While developing SumiKen : Ink Blade Samurai, I asked myself, isn’t it awesome to be able to do Shoryuken just like Ryu in Street Fighter? It’s just something cool I wanted to add into my samurai endless runner, as so I did. As a game developer, I love to take references from games I played before and fit it into my own, for nostalgia sake, as well as paying tributes to them. Many games I played gave me great memory since my childhood, and I wanted my game to do the same for others.
Ryu up slash attack in SumiKen : Ink Blade Samurai
SumiKen : Ink Blade Samurai (App Store – $1.99) is my first mobile game, and I have to say, it isn’t very different from your regular runner games. There are running, coins, obstacles, upgrades, you know, the usual stuff you see in most runner games. But what makes it truly stands out is its art style, a smooth monochromatic painting style that resembles sumi-e painting. I didn’t expect it to turn out the way it is today when I started the game project. I’m glad and a little surprised that it looks awesome at the end! (I’m not a very good artist, mind you!)
PS2 Okami 2006
Okami is my all time favourite game and of course a massive inspiration for SumiKen. Its unique game mechanic and art style are what made me fell in love with it and I actually enjoyed playing it so much that I forgot to eat and sleep back in the high school days. It’s fun because you affect everything in the world by drawing with your magical brush stroke, you slash enemies with it, fix things, turn night into day, slow down time, create bomb, etc, there’s so much to do!. The ink brush painting style of the game is really appealing as well, it ties perfectly with the game mechanic and story itself, while creating a very unique world that I’ve never seen before. This game is a big inspiration for me, as a game developer and as a gamer.
SumiKen : Ink Blade Samurai gameplay screenshot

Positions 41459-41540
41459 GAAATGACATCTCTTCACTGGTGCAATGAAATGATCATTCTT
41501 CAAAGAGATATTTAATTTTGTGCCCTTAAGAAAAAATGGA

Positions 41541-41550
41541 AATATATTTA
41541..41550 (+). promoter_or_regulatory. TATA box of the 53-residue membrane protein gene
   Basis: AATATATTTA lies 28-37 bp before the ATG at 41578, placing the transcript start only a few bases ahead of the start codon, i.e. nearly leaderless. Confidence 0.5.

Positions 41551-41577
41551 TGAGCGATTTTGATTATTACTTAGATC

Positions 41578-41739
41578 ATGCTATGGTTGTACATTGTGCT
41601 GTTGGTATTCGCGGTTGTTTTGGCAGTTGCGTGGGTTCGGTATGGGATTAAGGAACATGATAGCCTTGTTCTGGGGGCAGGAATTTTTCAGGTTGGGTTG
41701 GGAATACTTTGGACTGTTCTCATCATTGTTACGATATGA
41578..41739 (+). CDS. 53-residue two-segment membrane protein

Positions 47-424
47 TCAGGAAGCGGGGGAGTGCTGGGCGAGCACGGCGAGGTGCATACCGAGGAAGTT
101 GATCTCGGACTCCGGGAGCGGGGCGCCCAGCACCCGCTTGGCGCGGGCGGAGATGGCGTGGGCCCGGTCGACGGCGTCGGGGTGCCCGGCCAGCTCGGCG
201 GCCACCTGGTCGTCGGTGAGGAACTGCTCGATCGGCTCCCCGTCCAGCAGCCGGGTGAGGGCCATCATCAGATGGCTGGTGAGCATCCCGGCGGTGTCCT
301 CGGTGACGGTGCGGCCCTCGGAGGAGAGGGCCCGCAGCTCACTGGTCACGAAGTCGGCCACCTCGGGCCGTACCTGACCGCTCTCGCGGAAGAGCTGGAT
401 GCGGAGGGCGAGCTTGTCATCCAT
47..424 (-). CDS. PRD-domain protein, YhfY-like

Before creating all the animation for SumiKen : Ink Blade Samurai, I had to know the general feel I wanted for the movement first. Finding the right feel for SumiKen took several iterations. At the initial prototype stage, there isn’t much movement to the player at all. I wanted the character to be a calm and controlled swordsman doing quick slashes, and the enemies would run towards him. I know I wanted the attack to feel fluid and not overly visceral. I imagined the swordsman to be calm and in control of his sword. You are a master swordsman, you slash in a cool way, you slash without looking back.
Onimusha 3 : Demon Siege
Well, let just say it doesn’t feel nice when I play test it, the game is too slow and doesn’t feel exciting at all. So I decided to change it to be the other way round. Now, the player would be running towards the enemies. It worked better and was more exciting with that sense of movement. I also happened to be watching a video called Akira Kurosawa – Composing Movement.
In the video, Tony breaks down the type of movement in Akira Kurosawa’s films, and how the movements are masterfully designed to tell cinematic stories. I highly recommend you guys to watch it, it’s very insightful and inspiring for me.
SumiKen : Ink Blade Samurai run animation
At it’s core, SumiKen is an endless runner game. And for an endless runner, the most important thing to get right first is the run itself, it has to feel good, it’s what the players see 80% of the time! For SumiKen, I wanted to make the run feels powerful and spontaneous, yet smooth. Coincidentally, one day when I was showing my prototype to my colleague, he showed me a short clip from Princess Kaguya by Studio Ghibli. There’s one scene where Kaguya is running away from the castle, it’s so dynamic and full of energy, that it immediately clicked for me.
I went and drew the run animation sketch in my sketchbook. Then I transferred those drawings to Photoshop and did some clean up. Then slowly, I polished the animation bits by bits, putting it into Unity to test it out in between and making sure it feels right all the time. To sum up the whole process, it all starts from an idea, goes to sketches, then cleaning up the line art, blocking in value, drawing the bold ink brush outline, adding in ink brush effect, then to polishing. I could make another post just to talk about the technical aspect of the whole animation process for SumiKen, if you guys are interested.
Kuro animation process breakdown
That’s it for my first post! I hope my dev log is a little insightful or interesting for you. If you like dev logs/ blog posts like this, subscribe to my newsletter by signing up at the right of the website page. Any comments, do let me know below, or if you prefer, message me through Facebook or Twitter and I will be happy to listen!
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